Amy Hardie is a documentary director/ producer with several international awards.She set up the Scottish Documentary Institute in 2004 with Noe Mendelle, and Docspace, dedicated to increasing an audience for serious documentaries. She screened her film The Edge of Dremaing as part of our 2011 festival in Lebanon.
Amy Hardie graduated from the National Film and Television School in 1990 after making films in Mali, Indonesia and Sudan, with the BP Expo prize for best student documentary (Kafi’s Story). After several years of intense labour she was awarded the first PhD by practice in film in Edinburgh College of Art. She now supervises film PhDs by practice: from alternative spaces in modern Turkish women’s experience, to dreaming auto-ethnograph in Portugal.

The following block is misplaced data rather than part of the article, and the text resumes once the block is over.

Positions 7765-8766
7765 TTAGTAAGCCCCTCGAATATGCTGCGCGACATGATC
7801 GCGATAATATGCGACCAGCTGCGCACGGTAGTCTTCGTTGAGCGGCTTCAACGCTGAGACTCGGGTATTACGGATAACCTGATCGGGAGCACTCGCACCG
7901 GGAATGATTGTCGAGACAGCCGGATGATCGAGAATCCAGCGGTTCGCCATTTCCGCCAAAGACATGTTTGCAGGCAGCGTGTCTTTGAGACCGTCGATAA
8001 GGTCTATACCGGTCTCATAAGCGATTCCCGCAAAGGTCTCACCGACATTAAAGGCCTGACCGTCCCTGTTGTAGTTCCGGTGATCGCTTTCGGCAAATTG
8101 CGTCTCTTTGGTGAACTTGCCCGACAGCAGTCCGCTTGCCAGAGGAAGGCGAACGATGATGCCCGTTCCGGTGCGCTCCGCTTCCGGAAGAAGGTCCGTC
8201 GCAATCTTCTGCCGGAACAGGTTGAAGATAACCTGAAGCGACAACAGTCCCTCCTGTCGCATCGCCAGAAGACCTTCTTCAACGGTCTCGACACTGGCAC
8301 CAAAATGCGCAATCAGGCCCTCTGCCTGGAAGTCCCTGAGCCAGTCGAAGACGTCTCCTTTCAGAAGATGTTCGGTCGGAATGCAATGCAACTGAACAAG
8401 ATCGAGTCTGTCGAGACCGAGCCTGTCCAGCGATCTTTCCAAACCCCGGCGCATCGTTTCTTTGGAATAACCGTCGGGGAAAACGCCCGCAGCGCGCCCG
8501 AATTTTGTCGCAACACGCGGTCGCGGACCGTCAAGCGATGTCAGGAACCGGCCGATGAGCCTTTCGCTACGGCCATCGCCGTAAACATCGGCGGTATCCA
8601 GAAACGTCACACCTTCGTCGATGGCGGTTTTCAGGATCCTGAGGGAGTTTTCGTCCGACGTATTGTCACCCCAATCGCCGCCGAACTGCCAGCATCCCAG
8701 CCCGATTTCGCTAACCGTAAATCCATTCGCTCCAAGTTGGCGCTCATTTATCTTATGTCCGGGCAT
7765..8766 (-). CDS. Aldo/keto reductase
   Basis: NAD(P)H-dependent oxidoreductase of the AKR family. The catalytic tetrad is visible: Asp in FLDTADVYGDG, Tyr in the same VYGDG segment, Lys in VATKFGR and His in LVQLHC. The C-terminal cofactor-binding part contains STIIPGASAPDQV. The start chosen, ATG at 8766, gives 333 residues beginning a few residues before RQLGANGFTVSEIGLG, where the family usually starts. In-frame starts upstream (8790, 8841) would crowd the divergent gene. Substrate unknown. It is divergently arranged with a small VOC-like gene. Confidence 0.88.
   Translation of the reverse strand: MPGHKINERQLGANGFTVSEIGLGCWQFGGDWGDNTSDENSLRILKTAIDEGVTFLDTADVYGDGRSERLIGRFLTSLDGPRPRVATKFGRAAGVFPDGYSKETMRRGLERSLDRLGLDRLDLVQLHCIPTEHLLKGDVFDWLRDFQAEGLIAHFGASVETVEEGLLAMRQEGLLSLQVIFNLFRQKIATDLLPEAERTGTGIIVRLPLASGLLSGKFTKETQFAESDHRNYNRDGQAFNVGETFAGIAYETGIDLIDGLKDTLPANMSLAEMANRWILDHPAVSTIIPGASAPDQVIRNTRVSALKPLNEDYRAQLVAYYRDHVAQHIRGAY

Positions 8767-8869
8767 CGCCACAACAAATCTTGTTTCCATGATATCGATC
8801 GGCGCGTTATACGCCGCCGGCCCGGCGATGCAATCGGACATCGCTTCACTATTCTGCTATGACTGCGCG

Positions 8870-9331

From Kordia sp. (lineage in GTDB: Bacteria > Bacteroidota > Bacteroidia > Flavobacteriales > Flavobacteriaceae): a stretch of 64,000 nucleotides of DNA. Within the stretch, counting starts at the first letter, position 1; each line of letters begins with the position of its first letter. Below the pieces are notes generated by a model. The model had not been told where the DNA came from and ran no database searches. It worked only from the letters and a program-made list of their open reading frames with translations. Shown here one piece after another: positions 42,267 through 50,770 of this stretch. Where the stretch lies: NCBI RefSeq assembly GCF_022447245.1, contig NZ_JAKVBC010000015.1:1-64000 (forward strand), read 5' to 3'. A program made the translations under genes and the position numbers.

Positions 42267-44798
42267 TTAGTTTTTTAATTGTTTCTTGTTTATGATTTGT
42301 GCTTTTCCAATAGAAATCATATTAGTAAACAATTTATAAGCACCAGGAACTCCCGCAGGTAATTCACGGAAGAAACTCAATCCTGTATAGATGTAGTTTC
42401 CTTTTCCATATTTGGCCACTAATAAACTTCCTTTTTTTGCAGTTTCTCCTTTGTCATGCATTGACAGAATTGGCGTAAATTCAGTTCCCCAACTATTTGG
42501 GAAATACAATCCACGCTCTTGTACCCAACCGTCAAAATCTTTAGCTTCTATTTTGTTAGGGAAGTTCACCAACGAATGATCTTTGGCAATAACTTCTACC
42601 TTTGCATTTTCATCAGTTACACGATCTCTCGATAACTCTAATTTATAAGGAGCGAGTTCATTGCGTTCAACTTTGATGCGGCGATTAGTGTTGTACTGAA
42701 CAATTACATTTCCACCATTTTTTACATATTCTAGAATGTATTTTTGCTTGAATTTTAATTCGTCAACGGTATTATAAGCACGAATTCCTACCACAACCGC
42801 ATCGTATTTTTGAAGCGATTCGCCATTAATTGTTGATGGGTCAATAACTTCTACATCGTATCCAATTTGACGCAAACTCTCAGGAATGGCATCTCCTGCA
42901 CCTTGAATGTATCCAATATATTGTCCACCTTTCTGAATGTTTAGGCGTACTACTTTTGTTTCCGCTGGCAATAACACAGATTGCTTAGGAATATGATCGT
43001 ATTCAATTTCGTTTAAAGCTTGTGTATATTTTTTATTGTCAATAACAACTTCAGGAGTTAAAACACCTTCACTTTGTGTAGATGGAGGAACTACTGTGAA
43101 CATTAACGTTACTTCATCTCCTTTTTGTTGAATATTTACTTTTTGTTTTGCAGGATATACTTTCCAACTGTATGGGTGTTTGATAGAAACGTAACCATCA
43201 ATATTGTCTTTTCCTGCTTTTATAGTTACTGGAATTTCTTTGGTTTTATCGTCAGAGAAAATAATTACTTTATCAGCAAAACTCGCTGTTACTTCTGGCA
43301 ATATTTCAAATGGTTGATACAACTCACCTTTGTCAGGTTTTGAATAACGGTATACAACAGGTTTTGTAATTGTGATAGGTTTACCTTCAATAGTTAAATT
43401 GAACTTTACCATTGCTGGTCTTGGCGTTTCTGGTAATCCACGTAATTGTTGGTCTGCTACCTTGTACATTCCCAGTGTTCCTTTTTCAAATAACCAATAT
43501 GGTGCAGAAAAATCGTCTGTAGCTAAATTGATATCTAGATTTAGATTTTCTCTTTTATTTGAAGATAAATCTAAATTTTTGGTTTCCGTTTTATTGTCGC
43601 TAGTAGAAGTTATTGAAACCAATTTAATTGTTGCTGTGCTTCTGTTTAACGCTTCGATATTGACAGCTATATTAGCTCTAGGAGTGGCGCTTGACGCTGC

Amy collaborates with research scientists, directing six films with the Centre for regenerative medicine, including Stem Cell Revolutions (Tam Dalyell medal, and Best Documentary Milan). She heads North to Shetland to work with artist Diane Garrick, on a film map of the indigenous herbs used there for the last two centuries, after documenting herbs as medicine for The Royal Botanic Gardens Edinburgh and in Beirut at Reel Festival 2011. After a year spent as film-maker in residence in Strathcarron Hospice, Scotland she has received BBC and international finance to direct her current feature documentary: ‘The Singing Hospice’.